Chironomus "orientalis"

            This species is related to C. flaviplumus in Japan, but requires a new name (Martin 2011b), so C. orientalis is suggested, as the species is widespread in Asia.

In Bold bin: BOLD:AAV5954.

Adults:


Adult from Queensland (photo by Graeme V. Cocks)

See here for proposed Holotype male.

Males:

C. "orientalis": Male hypopygium (left) and superior volsella (right) (note beaked shape)

AR about 2.44-2.93 (Specimens from Japan have an AR of 3.5-4.0, and probably should be considered as C. flaviplumus - see also under "Cytology")
Wing length: 2.85 - 3.15 mm; wing width 0.30 - 0.67 mm.  VR about 1.02-1.07; abt 2-4 SCf on brachiolum; 9-14 setae in squamal fringe.
Generally greenish, with light brown thoracic vittae and postnotum, legs unmarked, abdomen with brown saddle spots on segments II-V, then mostly brown. Legs pale.
Frontal tubercles about 33-39 µm, and about 13 µm wide.  About 11-22 clypeal setae.
Palp proportions (micron): 44 : 53 : 189 : 222 : 315

Thoracic setae - achrostichal about 12-18; dorsocentral about 12-18; prealar about 4-6; supra alar 1; scutellar in 2 approximate rows, 6-7 in anterior row, 11-17 in posterior row.

Leg lengths (micron) and proportions as follows:


Male
Fe
Ti
Ta1
Ta2
Ta3
Ta4
Ta5
LR
F/T
BR
PI
1350
975
1820
925
837
712
362
1.82-1.96
1.35-1.44
1.7-2.2
PII
1305
1155
750
395
268
168
125
0.62-0.67
1.11-1.17
-
PIII
1478
1385
1180
595
448
262
152
0.81-0.92
1.05-1.09
-

The superior volsella is essentially a D(e)-type of Strenzke (1959), although in some specimens is of a beaked type not illustrated by Strenzke (1959), i.e. it is marginal between Strenzke's D- and an almost S-type.
Setae on 9th tergite: 9-12; some setae on inferior volsellae with a simple or trifid fork; gonostylus reduces gently or sharply from about the midpoint.

Female:
Only three damaged specimens have been available for study, two with the head missing.
Wing length 3.19-3.53 mm; width at cross vein 0.83-0.90 mm, VR 0.83-0.93.$nbsp;$nbsp;About 2-3 SCf on brachiolum; 16 (14-18) setae on squamal fringe.
Head with frontal tubercles about 14 Ám long and 13 Ám wide; about 27-55 clypeal setae.
Antennal segments (microns): 190 : 127 : 147 : 121 : 215.$nbsp;$nbsp;AR about 0.37; A5/A1 about 1.13.
Thoracic setae - acrostichal about 13-17; dorsolateral about 32-44; prealar about 5; supra alar 1; scutellar in two approximate rows, 5 in anterior row; 11 in posterior row.

Leg proportions (micron)


Female
Fe
Ti
Ta1
Ta2
Ta3
Ta4
Ta5
LR
F/T
Ta4/Ti
PI
1640
1180
2290
1347
1102
1112
410
1.91-1.92
1.37-1.42
0.90-0.97
PII
1565
1400
828
438
309
192
143
0.58-0.61
1.11-1.14
-
PIII
1703
1640
1322
695
544
311
185
0.79-0.82
1.02-1.06
-
ant Ta4/Ti about 0.98; Ta3 and Ta4 subequal in length.

Abdomen pale (probably greenish); about 4 setae on segment X.
Fore Ta4 about same length as Ta3.  About 91-96 Sensilla chaetica on hind tibia.

Differences from other members of the C. samoensis/flaviplumus group:
Important features of males are the AR of 2.4-2.9 (lower than that of C. flaviplumus, but similar to C. samoensis), LR of about 1.8-2.0 and fore Ta5, which is about 0.35-0.4 length of Ti.  In Australia, it is the only presently known species with a beaked superior volsella.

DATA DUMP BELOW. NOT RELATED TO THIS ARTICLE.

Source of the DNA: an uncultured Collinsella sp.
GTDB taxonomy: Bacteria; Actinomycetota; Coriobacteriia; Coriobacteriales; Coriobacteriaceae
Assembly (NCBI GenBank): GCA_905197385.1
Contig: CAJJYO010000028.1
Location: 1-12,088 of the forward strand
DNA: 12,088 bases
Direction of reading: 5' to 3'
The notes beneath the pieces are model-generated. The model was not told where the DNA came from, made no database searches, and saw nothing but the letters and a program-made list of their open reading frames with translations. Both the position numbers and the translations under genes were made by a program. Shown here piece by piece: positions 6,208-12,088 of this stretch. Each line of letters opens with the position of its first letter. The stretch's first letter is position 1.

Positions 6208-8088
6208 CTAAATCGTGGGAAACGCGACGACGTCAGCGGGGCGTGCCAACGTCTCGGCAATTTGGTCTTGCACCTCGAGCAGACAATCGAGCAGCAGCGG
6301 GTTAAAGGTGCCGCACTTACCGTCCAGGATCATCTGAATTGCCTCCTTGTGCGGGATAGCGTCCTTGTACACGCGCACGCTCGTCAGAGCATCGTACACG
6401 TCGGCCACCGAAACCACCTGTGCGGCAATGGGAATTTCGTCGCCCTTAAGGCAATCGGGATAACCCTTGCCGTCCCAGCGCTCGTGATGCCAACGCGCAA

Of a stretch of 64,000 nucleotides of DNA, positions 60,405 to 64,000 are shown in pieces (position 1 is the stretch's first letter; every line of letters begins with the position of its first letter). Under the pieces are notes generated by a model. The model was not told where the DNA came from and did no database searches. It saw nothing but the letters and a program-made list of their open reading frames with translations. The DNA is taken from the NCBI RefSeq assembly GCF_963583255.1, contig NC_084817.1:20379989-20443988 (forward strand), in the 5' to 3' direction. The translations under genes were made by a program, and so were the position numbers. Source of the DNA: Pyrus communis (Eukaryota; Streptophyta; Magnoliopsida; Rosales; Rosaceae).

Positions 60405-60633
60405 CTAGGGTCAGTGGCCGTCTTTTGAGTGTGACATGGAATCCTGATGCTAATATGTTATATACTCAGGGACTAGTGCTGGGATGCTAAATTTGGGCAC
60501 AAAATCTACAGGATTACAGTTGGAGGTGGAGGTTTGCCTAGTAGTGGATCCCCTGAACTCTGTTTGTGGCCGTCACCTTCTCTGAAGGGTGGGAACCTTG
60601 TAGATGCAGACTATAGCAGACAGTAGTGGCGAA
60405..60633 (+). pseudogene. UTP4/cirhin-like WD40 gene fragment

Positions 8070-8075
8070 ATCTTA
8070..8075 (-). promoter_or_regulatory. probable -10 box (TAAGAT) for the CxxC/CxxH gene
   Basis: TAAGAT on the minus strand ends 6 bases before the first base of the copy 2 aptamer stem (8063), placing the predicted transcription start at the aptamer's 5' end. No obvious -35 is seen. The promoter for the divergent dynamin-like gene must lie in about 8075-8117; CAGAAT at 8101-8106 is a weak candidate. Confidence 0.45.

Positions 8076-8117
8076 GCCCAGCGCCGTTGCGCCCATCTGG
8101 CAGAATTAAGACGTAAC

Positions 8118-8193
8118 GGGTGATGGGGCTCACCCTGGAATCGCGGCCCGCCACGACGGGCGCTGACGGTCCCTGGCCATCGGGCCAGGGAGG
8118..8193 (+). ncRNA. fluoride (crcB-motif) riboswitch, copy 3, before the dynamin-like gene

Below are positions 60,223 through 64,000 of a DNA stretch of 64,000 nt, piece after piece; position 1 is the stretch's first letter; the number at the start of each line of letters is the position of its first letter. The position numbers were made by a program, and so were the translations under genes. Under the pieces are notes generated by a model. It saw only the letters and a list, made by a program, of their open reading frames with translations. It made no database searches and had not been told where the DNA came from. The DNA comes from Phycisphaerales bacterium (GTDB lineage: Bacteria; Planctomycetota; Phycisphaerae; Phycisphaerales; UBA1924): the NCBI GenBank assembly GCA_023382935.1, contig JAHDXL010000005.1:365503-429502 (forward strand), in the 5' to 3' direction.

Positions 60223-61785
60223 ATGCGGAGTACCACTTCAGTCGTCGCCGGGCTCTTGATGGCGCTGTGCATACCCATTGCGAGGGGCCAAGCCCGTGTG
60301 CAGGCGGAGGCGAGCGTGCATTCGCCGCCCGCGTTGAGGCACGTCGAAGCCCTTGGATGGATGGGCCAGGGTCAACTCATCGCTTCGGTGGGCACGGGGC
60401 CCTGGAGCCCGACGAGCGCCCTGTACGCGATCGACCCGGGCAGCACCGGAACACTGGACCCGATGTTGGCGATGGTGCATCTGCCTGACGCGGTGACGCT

In the female the fore legs are very long, with LR about 1.9, and Ta3 and Ta4 are about equal in length, only a little shorter than Ta2, ratio Ta4/Ti about 0.97
See here for descriptions of C. samoensis Edwards.
The Australian species is probably most closely related to the Japanese C. flaviplumus Tokunaga.

Molecular Sequence:
CO1 - GenBank accession nos. for Chinese specimens are KP902730 & -31, and for Thailand KT213029-038.  In BOLD they have 99.5% similarity to an early release sequence named as ChironomidaeGC sp. 7 from Queensland, Australia.

Proposed type series: Holotype male: Radon Creek, Kakadu National Park ANT.15.3 Egg mass #3, reared male 3.  Allotype female: details as holotype, female 1.

Found: Northern Territory - Radon Creek, Kakadu National Park; (12.75°S, 132.93°E); Twin Falls, off Jim Jim Road, Kakadu area
            (13.00°S, 132.58°E).
            Queensland - 3 km w. Sarina Beach (21.40°S, 149.25°E).
            The species is also widespread in the Orient:
            Bangladesh - Chittagong (22.4685°N, 91.7808°E)(BOLD)
            China - Yangtze River basin (30.09°N, 115.12°E) (GeneBank)
            Malaysia - Botanical Gardens, Univ. Malaya, Selangor (3.1295°N, 101.656°E)(BOLD)
            Thailand - Mahasarakham University (16.242°N, 103.260°E), and Ban Keab (16.250°N, 103.210°E), Kantharawichai Dist., Maha
            Sarakham; Ban Tha Reu (15.303°N, 103.392°E), Satuek Dist. Buri Ram.

Indian specimens described by Chattopadhyuy et al. (1991), are not the same species and one has been renamed C. indiaensis (Martin 2011b), while others are the widespread species PK2.

Australian adults of this species can be bred in the laboratory, as fertile egg masses were obtained from adults reared from wild collected larvae.  The related Japanese species has also been maintained in a laboratory culture (Elbetieha & Kalthoff 1988).

[ Return to Index | Go to C. "orientalis" immatures ]

Modified: 21 June 2020
Access: Unrestricted
Copyright © 2005-2020, Jon Martin.